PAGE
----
I wrote it, of course, after seeing two men dressed as Rocky — one a foreign tourist, one a guy who hangs around the Art Museum steps posing for photos with tourists — while doing a run up and down the Art Museum steps. (They posed for a photo together, and I’m surprised the world didn’t explode at that very moment.) I bought a cheap copy of Rocky II at The Gallery. With the help of some friends, I mapped out the course. I was pretty happy with the result, but I didn’t think anyone would get a kick out of it as much as I did.
Tomorrow a group of crazy people is going to try to recreate the Rocky II run–one of them actually thinks she can wear a gray sweatsuit for 31 miles–starting at 7 am outside Rocky’s old ‘home’. But first, before you don’t join them, here are two pieces for you to read.
The infamous driver who backed down the Rocky Steps in his convertible was found out in October. But after an inspection of his car, it’s taken until this morning for him to be formally arraigned. So he finds himself in a holding cell, awaiting charges at Central Detectives in Fairmount.
“If you’ve seen Liberty Bell and had a cheesesteak, you’ve likely spent a day in Philadelphia.” So begins Zillow’s list of 10 reasons to move to Philadelphia, published last week by a blog of the online real estate database. As it so happens, I live a few blocks from Liberty Bell and even closer to quite a few places to have a cheesesteak. I’ve spent a day in Philadelphia, then! (And also around 5,000 more.)
Outsider guides to Philadelphia always seem off—and of course they do. “10 Reasons” -type lists (even by writers here) involve by definition a heaping of personal bias and guesswork; when they come from an out-of-the-area publication, there’s a greater chance a Philadelphian will read it and get so shocked he’ll drop his cheesesteak right onto the top of the Liberty Bell.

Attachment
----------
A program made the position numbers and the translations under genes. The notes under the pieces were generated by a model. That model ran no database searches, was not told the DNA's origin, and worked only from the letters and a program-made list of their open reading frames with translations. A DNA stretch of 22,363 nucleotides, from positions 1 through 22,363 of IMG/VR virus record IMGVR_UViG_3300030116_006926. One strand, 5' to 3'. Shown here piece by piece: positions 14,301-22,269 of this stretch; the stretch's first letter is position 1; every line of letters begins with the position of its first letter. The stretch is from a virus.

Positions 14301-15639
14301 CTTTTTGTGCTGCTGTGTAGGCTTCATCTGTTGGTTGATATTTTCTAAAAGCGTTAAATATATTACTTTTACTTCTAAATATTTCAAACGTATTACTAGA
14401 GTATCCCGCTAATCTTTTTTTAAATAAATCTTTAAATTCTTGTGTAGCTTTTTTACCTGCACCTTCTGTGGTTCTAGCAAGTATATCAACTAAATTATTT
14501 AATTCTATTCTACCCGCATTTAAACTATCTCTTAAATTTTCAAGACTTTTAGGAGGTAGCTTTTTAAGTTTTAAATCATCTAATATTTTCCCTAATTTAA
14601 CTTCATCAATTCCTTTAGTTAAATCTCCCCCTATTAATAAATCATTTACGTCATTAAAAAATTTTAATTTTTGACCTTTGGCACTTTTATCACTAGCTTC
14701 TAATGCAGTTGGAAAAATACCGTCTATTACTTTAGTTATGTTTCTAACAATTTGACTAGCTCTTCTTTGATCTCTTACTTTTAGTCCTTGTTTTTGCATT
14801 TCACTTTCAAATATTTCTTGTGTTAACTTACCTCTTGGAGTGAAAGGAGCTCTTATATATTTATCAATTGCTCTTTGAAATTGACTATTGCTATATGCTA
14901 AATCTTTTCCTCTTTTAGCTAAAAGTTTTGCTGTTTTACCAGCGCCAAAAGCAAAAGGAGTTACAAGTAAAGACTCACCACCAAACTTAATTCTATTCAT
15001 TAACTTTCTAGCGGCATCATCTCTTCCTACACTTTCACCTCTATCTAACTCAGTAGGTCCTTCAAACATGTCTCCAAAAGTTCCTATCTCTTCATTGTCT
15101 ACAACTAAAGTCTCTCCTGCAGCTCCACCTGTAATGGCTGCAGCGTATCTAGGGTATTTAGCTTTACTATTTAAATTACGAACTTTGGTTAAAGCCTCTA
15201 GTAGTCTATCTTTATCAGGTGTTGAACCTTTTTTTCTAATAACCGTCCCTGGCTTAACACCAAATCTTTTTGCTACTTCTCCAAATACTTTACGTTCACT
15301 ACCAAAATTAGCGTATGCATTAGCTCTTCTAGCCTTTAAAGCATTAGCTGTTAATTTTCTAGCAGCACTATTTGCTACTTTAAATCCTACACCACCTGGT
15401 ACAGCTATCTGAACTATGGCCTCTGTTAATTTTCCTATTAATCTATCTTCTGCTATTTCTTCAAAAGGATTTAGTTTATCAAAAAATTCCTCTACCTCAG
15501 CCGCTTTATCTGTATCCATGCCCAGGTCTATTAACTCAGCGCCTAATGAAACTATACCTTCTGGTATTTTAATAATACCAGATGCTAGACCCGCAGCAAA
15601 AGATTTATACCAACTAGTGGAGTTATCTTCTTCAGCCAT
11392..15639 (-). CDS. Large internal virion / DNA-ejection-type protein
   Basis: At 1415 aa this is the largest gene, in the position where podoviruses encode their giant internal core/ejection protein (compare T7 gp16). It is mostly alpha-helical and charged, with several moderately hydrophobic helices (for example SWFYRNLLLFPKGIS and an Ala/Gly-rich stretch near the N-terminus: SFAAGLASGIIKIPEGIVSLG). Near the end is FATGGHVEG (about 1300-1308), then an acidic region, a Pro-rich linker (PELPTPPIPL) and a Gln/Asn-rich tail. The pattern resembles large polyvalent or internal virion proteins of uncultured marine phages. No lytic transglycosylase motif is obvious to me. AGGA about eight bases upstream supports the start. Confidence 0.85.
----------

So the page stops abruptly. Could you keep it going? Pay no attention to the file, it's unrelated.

But there’s no need to tear these pieces to shreds; after all, they’re primarily positive articles on the City of Philadelphia, a place we all love (or at least live here).
So this thing is really happening, huh. To all you Rocky wannabes who’ve always wanted to do 50 kilometers in a sweatsuit, you can thank Dan McQuade for the inaugural Rocky 50k Fatass Run. December 7th. 7 a.m., Rocky’s pad. Be there. If anyone actually completes this run, by the way, I will buy you a Cronut.
We’re feeling the love for Rocky II these days. The Philly Post’s Dan McQuade analyzed and mapped Rocky Balboa’s famous filmic run, which took him (most memorably) through the Italian Market and up the Art Museum steps as well as other Philadelphia neighborhoods. McQuade calculated that the run traveled through 10 neighborhoods and traversed more than 30 miles.
Looking at the clips and photos of the film in McQuade’s post put us in mind of the Girard Estate home at 2313 S. Lambert Street — around 20th and Wolf — that starred as Rocky and Adrian’s home in Rocky II. (In the movie, the real estate agent showing the home to the couple said it was in “a very good neighborhood.”) That three-bedroom home went on the market this spring for $139,900, and the listing included a Rocky II mention as a selling point.
Nonetheless, it didn’t sell until last month, and at more than $10,000 below its asking price. What’s wrong with people? This is a cinematic treasure!
A few weeks ago I was at the Art Museum steps. As I churned out repeats of the stairs, I spotted him: Grey sweatsuit, black beanie, black Chuck Taylors. It was Rocky.
It wasn’t Sly Stallone, of course. But it wasn’t a Rocky tribute artist, either: This was a European tourist who had come to Philadelphia to dress as Rocky and have his wife take photos of him in the pose from the original movie poster. Later, I saw him taking a photo with a second man dressed as Rocky — this one a shirtless, fedora-clad Philadelphian taking photos with tourists. For a minute I was a little worried the world might explode when two Rockies met, but we apparently survived.
The Philly Post’s Dan McQuade decided to puzzle out how far Rocky Balboa ran during his iconic running montage that takes him (and, now, thousands of tourists) up the steps of the Philadelphia Museum of Art. The answer? Far.
But aside from raw mileage, the number of neighborhoods the Italian Stallion traverses is also impressive, which makes me think there were real estate agents involved in the making of the film.
Come on, Joanne Davidow, ’fess up: Did you orchestrate this whole thing?